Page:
The Wednesday Weigh-In: Coping with grief and trauma

a young girl mourns in Norway after the deadly shooting

A woman mourns after a deadly terrorist attack in Norway.

This week’s Wednesday weigh-in deals with grief, trauma, and how to cope.

76 are dead and dozens more injured after a devastating terrorist massacre took place in Norway on Friday. These numbers are hard for me to comprehend. The loss of life, the violence, the ensuing shock and fear, can feel pretty unbearable, especially when details have emerged demonstrating that the Norway killer hated women.

For this reason and more, this episode has struck a raw nerve with many feminists. As Jill pointed out on Feministe, he uses a lot of the same tropes as Men’s Rights Activists. Nona Willis Aronowitz has written a great piece for Good Magazine about when anti-woman rhetoric and violence hits home.

It seems like an appropriate time to examine the relationship between feminism and grief.

A few months ago blogger TopHat wrote an excellent post about feminism and grief:

Where do the angry feminists come from?

…Angry feminists exist because we have experienced a loss in our worldview and are grieving. We can deny the sexism in our culture for only so long. Then we are hit with pain and fear: and we get angry. Yes, I was angry last week, last month, last year, but sometimes anger comes back because I haven’t finished grieving and I need to cycle through it again.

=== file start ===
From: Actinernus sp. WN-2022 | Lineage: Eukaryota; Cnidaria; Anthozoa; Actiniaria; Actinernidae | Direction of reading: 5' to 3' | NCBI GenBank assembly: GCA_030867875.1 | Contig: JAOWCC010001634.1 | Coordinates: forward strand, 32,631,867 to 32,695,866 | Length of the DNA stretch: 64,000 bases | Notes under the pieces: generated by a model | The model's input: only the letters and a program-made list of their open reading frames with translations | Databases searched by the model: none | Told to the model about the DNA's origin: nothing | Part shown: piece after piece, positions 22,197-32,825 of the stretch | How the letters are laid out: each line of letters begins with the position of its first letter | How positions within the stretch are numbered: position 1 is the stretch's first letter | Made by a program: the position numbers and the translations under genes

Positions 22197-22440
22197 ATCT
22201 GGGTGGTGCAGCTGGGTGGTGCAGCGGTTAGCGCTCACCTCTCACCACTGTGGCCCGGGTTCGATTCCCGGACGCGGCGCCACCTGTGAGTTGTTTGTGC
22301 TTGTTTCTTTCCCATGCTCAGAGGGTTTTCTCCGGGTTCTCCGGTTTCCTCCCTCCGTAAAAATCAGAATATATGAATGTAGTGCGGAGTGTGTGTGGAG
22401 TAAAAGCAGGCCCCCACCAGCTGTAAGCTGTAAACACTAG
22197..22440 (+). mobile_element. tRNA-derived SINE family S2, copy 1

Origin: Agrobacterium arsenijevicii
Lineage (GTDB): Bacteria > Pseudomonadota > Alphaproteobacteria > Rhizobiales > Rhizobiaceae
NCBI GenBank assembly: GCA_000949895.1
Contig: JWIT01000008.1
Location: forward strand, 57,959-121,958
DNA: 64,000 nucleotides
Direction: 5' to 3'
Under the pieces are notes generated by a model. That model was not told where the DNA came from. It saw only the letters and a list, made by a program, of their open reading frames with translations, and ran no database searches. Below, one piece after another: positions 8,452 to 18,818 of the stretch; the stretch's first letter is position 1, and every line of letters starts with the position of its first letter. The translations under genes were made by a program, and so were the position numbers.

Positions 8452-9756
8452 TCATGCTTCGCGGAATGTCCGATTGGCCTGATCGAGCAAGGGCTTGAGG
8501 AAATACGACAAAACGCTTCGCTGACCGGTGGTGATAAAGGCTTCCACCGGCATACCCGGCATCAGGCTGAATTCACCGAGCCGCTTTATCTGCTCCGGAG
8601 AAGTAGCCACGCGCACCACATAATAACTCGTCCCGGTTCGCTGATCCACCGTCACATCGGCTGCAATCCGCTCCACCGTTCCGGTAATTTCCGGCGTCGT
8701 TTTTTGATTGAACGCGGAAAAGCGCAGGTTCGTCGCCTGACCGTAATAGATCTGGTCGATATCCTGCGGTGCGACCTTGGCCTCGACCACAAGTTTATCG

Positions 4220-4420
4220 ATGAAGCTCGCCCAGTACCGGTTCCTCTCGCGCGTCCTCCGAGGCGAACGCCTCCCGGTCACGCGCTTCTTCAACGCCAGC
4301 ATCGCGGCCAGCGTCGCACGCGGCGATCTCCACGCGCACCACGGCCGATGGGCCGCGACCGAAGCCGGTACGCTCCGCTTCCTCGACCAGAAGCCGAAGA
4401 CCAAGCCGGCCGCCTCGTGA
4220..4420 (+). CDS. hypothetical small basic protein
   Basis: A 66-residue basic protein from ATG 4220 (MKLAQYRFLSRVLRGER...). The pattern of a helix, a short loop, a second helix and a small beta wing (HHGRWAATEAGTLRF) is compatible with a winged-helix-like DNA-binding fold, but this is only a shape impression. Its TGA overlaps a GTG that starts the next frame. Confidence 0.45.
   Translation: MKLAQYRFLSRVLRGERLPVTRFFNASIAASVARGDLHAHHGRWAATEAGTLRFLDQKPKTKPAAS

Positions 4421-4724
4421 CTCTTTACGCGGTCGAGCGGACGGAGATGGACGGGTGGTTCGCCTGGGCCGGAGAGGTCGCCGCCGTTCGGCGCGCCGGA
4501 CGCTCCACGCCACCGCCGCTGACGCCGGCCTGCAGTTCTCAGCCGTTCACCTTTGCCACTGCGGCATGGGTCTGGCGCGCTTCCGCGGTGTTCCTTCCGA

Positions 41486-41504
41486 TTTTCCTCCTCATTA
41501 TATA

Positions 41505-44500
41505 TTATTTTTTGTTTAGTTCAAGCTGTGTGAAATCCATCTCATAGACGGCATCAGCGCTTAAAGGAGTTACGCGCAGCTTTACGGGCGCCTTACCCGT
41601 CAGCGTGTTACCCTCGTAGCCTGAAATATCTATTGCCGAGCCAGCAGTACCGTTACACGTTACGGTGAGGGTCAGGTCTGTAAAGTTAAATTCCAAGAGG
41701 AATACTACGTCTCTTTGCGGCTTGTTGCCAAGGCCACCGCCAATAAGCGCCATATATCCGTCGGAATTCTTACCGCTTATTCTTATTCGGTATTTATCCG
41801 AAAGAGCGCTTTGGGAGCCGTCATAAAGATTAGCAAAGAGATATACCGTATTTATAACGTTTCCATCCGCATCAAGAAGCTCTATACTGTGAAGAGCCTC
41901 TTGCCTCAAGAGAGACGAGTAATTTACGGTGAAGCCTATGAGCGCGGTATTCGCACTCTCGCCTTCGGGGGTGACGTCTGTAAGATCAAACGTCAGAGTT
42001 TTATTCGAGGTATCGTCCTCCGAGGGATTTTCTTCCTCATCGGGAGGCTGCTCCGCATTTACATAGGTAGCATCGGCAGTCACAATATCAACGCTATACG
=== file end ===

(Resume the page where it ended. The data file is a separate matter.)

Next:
I love the idea of leaving room in feminism for a grieving process that occurs after an awakening of consciousness. It’s useful for me to think of feminism as a kind of coping mechanism for the pain of living in an unjust or unequal society. With these thoughts in mind, this week’s Wednesday weigh in question is:

What role does grief play in your feminism? What do you do to cope with grief inspired by personal or public tragedy?

Brooklyn, NY

Lori Adelman is a writer and advocate focusing on race, gender, and sexual and reproductive rights. In addition to her work at Feministing, Lori is an Associate Director at Planned Parenthood Global. Lori has previously worked at the United Nations Foundation, the International Women’s Health Coalition, and Human Rights Watch, and has written for a host of print and digital properties including Rookie Magazine, The Grio, and the New York Times Magazine. She regularly appears on radio and television, and has spoken at college campuses across the U.S. about topics like the politics of black hair, transnational movement building, and the undercover feminism of Nicki Minaj. In 2014, she was named to The Root 100 list of the nation's most influential African Americans, and to the Forbes Magazine list of the "30 Under 30" successful people in media.

Lori Adelman is an Executive Director of Feministing in charge of Partnerships.

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